The Commodity Futures Trading Commission is asking whistleblowers to help them stop spoofing in the commodities and derivatives markets.

Spoofing is a crime that can be hard to detect without the help of whistleblowers. Those who report specific instances of spoofing through the CFTC whistleblower program are eligible for financial rewards. The CFTC whistleblower program also offers confidentiality and protection against employment retaliation.

The information can be provided to the CFTC anonymously if the whistleblower uses an attorney to file a whistleblower claim.

The CFTC issued a whistleblower alert this week to highlight the benefits of blowing the whistle and its desire to get more information about violations connected to spoofing.

What is spoofing?

Spoofing occurs when a trader places an order in a futures market with the intention to cancel the order prior to execution. Traders engaged in spoofing typically will misrepresent supply and demand to strategically influence other traders.

In practice, this includes:

  • Rapid placement and cancellation of bids in futures contracts to benefit other orders and positions.
  • Repeatedly and simultaneously placing and then subsequently cancelling multiple orders of the same size.
  • Quickly placing and cancelling orders around the best offer, particularly in cases where opposite-side orders have been filled.
  • Any scheme designed to artificially manipulate prices.

Spoofing is a federal crime, punishable by up to 10 years in prison per violation.

The CFTC whistleblower program

Anyone with specific knowledge of misconduct or violations of the Commodity Exchange Act can be a CFTC whistleblower – a company insider, a market participant or observer or even a victim of the fraud.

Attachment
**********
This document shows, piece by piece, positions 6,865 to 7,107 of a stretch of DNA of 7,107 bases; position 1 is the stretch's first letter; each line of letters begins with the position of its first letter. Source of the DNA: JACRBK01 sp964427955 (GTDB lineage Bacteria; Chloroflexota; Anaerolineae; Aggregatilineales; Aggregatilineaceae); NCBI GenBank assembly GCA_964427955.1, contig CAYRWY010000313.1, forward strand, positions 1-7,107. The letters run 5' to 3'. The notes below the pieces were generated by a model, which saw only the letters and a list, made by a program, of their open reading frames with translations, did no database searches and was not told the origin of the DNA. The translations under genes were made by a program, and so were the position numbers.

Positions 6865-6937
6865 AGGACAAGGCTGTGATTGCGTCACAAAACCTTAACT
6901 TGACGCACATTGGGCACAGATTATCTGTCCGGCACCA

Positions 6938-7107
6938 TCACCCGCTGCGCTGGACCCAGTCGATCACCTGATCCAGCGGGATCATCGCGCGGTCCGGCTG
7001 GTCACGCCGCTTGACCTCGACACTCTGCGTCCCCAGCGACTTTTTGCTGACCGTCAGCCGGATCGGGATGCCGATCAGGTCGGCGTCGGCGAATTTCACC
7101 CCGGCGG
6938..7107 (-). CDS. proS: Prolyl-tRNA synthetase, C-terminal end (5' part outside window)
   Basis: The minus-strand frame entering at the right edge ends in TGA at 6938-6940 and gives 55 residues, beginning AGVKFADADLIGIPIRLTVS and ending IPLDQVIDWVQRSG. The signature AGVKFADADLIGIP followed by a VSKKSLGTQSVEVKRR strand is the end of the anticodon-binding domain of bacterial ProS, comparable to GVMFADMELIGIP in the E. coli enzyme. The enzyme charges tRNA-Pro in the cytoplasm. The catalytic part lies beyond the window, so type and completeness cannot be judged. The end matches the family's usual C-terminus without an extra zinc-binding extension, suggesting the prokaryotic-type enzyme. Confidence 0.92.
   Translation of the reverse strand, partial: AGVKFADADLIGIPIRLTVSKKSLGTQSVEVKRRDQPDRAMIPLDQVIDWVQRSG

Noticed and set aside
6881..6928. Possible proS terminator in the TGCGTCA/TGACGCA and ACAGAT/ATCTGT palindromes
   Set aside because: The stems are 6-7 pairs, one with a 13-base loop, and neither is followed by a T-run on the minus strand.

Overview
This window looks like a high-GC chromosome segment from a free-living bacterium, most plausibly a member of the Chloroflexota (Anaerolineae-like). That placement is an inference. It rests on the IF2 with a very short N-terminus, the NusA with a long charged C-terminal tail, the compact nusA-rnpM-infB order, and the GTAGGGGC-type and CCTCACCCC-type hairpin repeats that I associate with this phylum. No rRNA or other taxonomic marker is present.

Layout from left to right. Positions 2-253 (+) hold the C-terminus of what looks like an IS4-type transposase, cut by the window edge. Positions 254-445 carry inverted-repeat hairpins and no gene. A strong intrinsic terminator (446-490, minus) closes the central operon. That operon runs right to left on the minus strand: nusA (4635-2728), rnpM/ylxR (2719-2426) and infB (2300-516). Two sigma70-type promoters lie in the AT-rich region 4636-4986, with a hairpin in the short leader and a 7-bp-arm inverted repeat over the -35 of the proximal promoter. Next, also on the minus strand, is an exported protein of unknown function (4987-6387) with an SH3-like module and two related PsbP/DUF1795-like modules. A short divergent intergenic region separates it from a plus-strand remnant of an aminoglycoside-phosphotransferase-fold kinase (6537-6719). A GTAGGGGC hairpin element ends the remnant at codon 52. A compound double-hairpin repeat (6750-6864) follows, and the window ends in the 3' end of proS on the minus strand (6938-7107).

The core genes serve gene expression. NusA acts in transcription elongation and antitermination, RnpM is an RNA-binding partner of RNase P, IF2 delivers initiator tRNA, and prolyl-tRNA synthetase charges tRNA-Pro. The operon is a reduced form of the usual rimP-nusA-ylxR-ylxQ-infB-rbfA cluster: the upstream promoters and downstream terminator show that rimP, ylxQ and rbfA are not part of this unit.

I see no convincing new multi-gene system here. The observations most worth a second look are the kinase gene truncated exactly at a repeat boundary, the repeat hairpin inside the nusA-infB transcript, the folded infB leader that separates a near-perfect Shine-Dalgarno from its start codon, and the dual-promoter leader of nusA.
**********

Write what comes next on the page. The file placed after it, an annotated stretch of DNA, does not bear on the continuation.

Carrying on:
Whistleblower claims about spoofing should contain specific and timely information about the misconduct, including the markets and contracts involved and if possible, precise timestamps and Tag 50 identifiers as well as any supporting documents.

The CFTC also will consider independent analysis about any suspicious trading activity.

Whistleblowers whose information helps the CFTC recover $1 million or more are entitled to awards amounting to 10 to 30 percent of the total amount recovered. The CFTC has awarded whistleblowers rewards that range from $50,000 to $30 million.

The CFTC keeps whistleblowers’ identities confidential to the extent allowed under the law. The Dodd-Frank Act protects CFTC whistleblowers by prohibiting job retaliation and providing strong legal recourse if it occurs.

Learn more about the law’s protections and the CFTC whistleblower program.

Before filing a whistleblower claim, whistleblowers should consider consulting with an experienced whistleblower lawyer to understand the opportunities and risks that could be involved in their cases. (See Choosing a whistleblower lawyer.)

For a free, confidential review of your matter, contact Phillips & Cohen.

About Phillips & Cohen LLP

Phillips & Cohen is the most successful law firm representing whistleblowers, with recoveries from our cases totaling over $12.3 billion. We have been recognized for our work by numerous national awards. Our attorneys and cases have been in The New York Times, The Wall Street Journal, the Financial Times and other news media. Three of our cases were featured in the CBS series, “Whistleblower.” Phillips & Cohen’s roster includes former federal prosecutors, the first head of the SEC Office of the Whistleblower, a former deputy administrator of the Centers for Medicare and Medicaid Services, the author of a leading treatise on the False Claims Act and attorneys with decades of experience representing whistleblowers.


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